Monday, January 18, 2016

Astros Depth Charts: the Primer

This has proven to be a very odd baseball offseason, with a slow market for a seemingly bumper-crop of free agents developing.  The Astros don't seem to be aggressively pursuing any significant free agents, mostly because they have a young roster with a strong minor-league system.  If they were, we probably would not hear about it because the front office is famously tight-lipped.

So, to whittle away the time, a few of us have gotten together to publish some Astros Depth Charts.  The idea is that we would have a quick look at all players on the 40-man, including their performance in recent seasons.  We would look at the various publicly available projection systems to try and determine what value the Astros could get from each player.  We would try to include relevant players not on the 40-man roster, but who were solid contributors at AA and above in the 2015 season.  Batguy plans to release his annual projections toward the end of this exercise, which will probably coincide with the start of Spring Training.  A couple of the positions will need two or three articles to cover them adequately.

One spinoff of doing these depth charts is that my understanding of the various projection systems and WAR calculations has been enhanced.  We used Marcel (from Baseball-Reference.com), Steamer (from Fangraphs.com) and ZIPS (written by Dan Szymborski and also published on Fangraphs) for the projections.  Marcel is the simplest of the systems - it projects purely on the basis of regression to the mean on the last three years of MLB data, accounting for the age of the player.  Steamer and ZIPS are proprietary systems, and the method by which their projections are calculated are not easily publicly available.  PECOTA was not used.  No projection system is perfect, but for the purposes of comparing and ranking players - especially those who haven't yet appeared in the major-leagues - I found them to be very useful.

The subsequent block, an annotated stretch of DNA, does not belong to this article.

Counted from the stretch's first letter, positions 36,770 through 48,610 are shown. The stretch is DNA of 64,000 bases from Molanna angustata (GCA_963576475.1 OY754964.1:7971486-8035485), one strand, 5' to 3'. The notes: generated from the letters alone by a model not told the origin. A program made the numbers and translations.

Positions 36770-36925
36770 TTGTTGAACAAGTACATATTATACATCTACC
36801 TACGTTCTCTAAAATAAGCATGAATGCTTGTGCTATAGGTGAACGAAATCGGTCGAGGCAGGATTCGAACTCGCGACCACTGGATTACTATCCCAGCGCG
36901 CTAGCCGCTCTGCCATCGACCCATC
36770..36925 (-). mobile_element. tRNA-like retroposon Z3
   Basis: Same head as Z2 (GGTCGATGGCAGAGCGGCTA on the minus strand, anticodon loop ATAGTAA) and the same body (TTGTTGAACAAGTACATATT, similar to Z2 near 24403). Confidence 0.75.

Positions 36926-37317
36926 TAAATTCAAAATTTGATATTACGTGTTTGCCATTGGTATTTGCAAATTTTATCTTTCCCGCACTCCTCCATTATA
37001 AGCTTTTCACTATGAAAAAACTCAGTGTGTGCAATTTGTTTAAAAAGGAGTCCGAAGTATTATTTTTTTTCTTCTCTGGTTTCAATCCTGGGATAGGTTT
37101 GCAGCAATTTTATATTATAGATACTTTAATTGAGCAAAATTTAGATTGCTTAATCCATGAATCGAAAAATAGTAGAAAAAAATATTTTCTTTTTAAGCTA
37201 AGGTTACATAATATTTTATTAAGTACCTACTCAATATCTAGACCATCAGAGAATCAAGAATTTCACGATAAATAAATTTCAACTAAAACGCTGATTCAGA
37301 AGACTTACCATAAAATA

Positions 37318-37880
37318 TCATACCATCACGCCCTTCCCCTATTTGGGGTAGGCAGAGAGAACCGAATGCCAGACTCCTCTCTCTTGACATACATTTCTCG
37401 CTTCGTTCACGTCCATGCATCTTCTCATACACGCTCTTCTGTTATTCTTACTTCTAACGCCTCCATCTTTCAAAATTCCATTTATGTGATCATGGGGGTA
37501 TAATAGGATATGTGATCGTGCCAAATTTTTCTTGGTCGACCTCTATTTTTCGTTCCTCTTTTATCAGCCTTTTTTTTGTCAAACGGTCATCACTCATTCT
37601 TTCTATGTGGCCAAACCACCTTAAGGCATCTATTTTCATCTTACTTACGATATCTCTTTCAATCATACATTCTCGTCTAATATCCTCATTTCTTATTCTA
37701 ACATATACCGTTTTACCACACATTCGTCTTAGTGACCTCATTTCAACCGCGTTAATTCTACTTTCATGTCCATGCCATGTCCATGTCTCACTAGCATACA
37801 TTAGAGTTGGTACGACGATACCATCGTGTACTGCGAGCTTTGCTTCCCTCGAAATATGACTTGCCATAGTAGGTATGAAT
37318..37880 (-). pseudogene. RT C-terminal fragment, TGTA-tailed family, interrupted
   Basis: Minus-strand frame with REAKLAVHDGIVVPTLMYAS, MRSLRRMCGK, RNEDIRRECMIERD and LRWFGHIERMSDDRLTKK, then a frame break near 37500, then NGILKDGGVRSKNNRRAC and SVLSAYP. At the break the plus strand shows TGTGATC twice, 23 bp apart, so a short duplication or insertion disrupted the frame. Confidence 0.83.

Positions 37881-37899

Of course, if the projection systems were perfect, we wouldn't need to be troubled watching the actual baseball, and we could just decide a winner on the projections.  But that would be no fun.  But the sparing of the inevitable emotional roller-coaster would certainly be great.

So, anyhow, scroll on down, and read the first exciting instalment of the Astros Depth Charts for 2016.  First up: the Catchers.  Comments, as always, are welcome.  We plan to publish twice a week.  We should wrap up around the time that Spring Training starts, so perhaps this will provide us with some discussion material through the last painful month before we get to talk about ACTUAL baseball again.

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